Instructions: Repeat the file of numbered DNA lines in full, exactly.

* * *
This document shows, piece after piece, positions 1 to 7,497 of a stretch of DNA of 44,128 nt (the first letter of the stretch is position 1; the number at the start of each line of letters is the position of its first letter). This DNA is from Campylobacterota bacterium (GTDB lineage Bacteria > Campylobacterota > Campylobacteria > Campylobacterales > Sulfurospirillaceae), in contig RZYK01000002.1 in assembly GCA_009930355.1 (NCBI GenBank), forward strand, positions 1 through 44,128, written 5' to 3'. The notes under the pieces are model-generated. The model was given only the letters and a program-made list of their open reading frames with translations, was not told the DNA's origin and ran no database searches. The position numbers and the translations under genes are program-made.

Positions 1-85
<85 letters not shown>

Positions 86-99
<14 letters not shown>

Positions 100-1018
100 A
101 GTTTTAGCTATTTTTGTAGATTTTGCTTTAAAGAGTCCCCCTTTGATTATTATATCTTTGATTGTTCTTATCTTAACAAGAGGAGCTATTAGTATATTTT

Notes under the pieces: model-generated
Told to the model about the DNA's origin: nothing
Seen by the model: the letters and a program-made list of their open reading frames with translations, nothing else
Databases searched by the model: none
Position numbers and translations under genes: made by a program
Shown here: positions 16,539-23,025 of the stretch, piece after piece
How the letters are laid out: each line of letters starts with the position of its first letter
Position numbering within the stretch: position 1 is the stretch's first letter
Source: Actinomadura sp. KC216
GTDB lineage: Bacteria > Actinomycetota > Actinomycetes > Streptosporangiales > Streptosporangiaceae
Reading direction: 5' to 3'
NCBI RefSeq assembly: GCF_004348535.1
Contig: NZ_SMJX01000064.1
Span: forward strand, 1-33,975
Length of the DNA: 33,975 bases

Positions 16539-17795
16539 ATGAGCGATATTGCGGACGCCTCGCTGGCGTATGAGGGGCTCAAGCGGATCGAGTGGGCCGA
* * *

This document shows, piece after piece, positions 1 to 7,497 of a stretch of DNA of 44,128 nt (the first letter of the stretch is position 1; the number at the start of each line of letters is the position of its first letter). This DNA is from Campylobacterota bacterium (GTDB lineage Bacteria > Campylobacterota > Campylobacteria > Campylobacterales > Sulfurospirillaceae), in contig RZYK01000002.1 in assembly GCA_009930355.1 (NCBI GenBank), forward strand, positions 1 through 44,128, written 5' to 3'. The notes under the pieces are model-generated. The model was given only the letters and a program-made list of their open reading frames with translations, was not told the DNA's origin and ran no database searches. The position numbers and the translations under genes are program-made.

Positions 1-85
<85 letters not shown>

Positions 86-99
<14 letters not shown>

Positions 100-1018
100 A
101 GTTTTAGCTATTTTTGTAGATTTTGCTTTAAAGAGTCCCCCTTTGATTATTATATCTTTGATTGTTCTTATCTTAACAAGAGGAGCTATTAGTATATTTT

Notes under the pieces: model-generated
Told to the model about the DNA's origin: nothing
Seen by the model: the letters and a program-made list of their open reading frames with translations, nothing else
Databases searched by the model: none
Position numbers and translations under genes: made by a program
Shown here: positions 16,539-23,025 of the stretch, piece after piece
How the letters are laid out: each line of letters starts with the position of its first letter
Position numbering within the stretch: position 1 is the stretch's first letter
Source: Actinomadura sp. KC216
GTDB lineage: Bacteria > Actinomycetota > Actinomycetes > Streptosporangiales > Streptosporangiaceae
Reading direction: 5' to 3'
NCBI RefSeq assembly: GCF_004348535.1
Contig: NZ_SMJX01000064.1
Span: forward strand, 1-33,975
Length of the DNA: 33,975 bases

Positions 16539-17795
16539 ATGAGCGATATTGCGGACGCCTCGCTGGCGTATGAGGGGCTCAAGCGGATCGAGTGGGCCGA